Political Balance: The Laborless Labor for Relaxation

Riley Cluxton, Reporter

When patience plays into my life, which is more rare than common, I feel truly flexible and composed. But as the summer of constant leisure faded and the swelling of the school year started and progressed into September, my activities became hectic and pressured. A day to collect myself was definitely needed. Labor Day, a holiday formed in the early 1800’s, was intended to be a day to give workers and peoples of all forms in America a day to truly identify and share labors of love, escaping the labors of a pressured performance, political tyranny and scrutiny.

Finding out that Manitou High had gotten Labor Day off was a huge relief at the end of a conflicting first week. I thought about the wide range of Americans, and populations throughout the world, that have struggled to find ways to relieve stress and achieve leisure. I looked into this seemingly increasing and newfound epidemic, and found surprising facts. In his article, “Stress in America Increases for the First Time in 10 Years“, David Oliver, Associate Editor of U.S. News & World Report, said, “Between August 2016 and January 2017 (…) Americans’ overall stress level increased for the first time in 10 years.” According the article, the blame is being stapled onto recent politics. But these pressing issues weren’t only affecting one group of American citizens, minorities and the working class were also feeling the pressure, according to recent statistics. Vaile Wright, a licensed psychologist from the American Psychological Association, also said, “You find that your stress is really interfering with your ability to (…) do your job at work.”

Oliver turns back to the statistics saying, “Participants’ education levels and hometown also played a part in their stress levels (…) Fifty-three percent of people with more than a high school education said they have a very or somewhat significant source of stress linked to the election outcome as opposed to just 38 percent who have a high school education or less,” said Oliver. As I look back to last November, and as I look into current world events, I felt myself in that 38th percentile. Such things as the newly uproaring rise of horrendous racism and terrorism groups, tug of war of presidential and cabinet related news reports, and the violence that seems to reek the nation today is enough to make me sick.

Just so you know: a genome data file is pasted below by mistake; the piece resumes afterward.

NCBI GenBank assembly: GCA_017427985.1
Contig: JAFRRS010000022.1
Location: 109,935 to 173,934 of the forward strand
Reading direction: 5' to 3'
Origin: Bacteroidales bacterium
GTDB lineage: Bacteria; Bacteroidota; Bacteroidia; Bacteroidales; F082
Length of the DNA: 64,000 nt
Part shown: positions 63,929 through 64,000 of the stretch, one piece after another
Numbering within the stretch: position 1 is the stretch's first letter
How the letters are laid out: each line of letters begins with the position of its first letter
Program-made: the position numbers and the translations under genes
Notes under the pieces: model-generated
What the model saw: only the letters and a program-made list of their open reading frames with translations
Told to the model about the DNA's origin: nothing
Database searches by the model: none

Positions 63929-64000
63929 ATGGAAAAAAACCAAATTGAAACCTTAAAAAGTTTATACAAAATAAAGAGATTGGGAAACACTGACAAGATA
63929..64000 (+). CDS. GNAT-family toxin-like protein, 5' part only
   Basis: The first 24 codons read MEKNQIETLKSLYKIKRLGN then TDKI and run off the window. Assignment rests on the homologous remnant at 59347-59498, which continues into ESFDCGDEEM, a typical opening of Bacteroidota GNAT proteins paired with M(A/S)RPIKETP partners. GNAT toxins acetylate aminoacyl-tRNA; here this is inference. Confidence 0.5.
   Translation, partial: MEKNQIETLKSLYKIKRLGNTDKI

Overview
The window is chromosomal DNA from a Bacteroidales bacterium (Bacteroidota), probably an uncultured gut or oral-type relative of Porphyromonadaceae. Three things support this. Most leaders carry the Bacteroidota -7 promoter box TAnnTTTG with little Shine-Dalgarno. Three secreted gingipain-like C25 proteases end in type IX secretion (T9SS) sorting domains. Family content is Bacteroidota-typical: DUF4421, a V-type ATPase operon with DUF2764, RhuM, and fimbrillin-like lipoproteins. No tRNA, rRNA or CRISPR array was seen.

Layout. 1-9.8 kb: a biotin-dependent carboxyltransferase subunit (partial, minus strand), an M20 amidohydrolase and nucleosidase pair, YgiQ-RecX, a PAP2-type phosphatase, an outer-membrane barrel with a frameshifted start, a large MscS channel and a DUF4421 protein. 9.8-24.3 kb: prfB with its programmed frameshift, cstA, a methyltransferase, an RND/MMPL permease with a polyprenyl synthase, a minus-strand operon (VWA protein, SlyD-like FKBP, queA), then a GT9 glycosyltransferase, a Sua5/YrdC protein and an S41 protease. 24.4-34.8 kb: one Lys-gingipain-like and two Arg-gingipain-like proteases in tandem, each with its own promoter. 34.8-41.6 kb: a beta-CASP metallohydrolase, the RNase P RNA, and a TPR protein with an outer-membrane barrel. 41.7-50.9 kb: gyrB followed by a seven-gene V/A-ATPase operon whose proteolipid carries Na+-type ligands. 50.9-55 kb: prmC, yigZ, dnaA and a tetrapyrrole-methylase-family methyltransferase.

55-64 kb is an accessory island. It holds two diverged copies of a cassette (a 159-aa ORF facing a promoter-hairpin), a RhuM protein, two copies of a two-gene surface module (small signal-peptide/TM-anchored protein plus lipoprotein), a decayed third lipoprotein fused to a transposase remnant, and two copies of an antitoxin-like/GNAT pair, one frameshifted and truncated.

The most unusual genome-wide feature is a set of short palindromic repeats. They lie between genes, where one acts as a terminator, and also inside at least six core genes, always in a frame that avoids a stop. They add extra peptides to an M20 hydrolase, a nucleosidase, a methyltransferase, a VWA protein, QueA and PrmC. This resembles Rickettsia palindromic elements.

Over the three day weekend, I decided to go to the 2017 Commonwheel Arts Festival at Memorial Park. All forms of art have intrigue to me and have put me the closest to relaxation. The political fog that figures to loom the hearts and minds of many seemed to be alleviated and stress appeared to lift from the crowd, who all seemed to enjoy the arts also.

Not only had I gone to the festival to explore the vivacious arts presented there, but to also touch on the aspect of relaxation on a day where work is rescinded temporarily, and further onto the execution of leisure. Art has always been an outlet for me, and helps me to scale down my other worries to delve into beauty. The people amongst the festival most likely all had the day off of school or work. We all seemed to be seeking the refuge of Labor Day and planned to spend time that day browsing comfortably, free from the hast of deadlines and bustle. People of all ages perused the booths and took part in the festivities the beautiful day offered.

Peggy Crago is a majolica ceramics artist described as, in a small folded handout she presented, “earthenware covered with an opaque, usually (a) white, glaze and decorated with stains before being fired to about 2000 degrees.” She described her pastime and style with art, “Having grown up in a large family with no room for clutter, I came to appreciate things that were both functional and beautiful.” This small piece of information on someone who I had known nothing about before had given me slight insight into how Crago uses and found patience within her work.

The last artist I had the chance to visit had his own work that was different from any other, with an edgy and raspy twist on sculptures that spoke for themselves and of the artist. Brandon Kihl’s works looked as if they had taken weeks to complete. Wondering how long they actually took to create and assemble, I inquired. Kihl said the larger pieces, such as the Tyrannosaurus Rex that seemed popular to the crowd, took three to four days to finish. Surprised, Kihl’s answer made me think about how artists must value patience, whether it be on a larger scale task, or a smaller one. Kihl’s hard work, dedication and patience were poured into the three to four days his larger pieces had taken, and in his time with the smaller ones. All the artists creations took various times to conceptualize, execute and become ready to present.

Each booth featured hand picked and original artists, free from all political viewpoints and opinions. Art filtered back down to the truest form of exquisite and simple beauty. Vendors and spectators bought, observed and interacted with each other, discussing details in which faltered and carried away all the frivolous and seemingly dire worries within life on a day where work is hindered and relaxation is encouraged.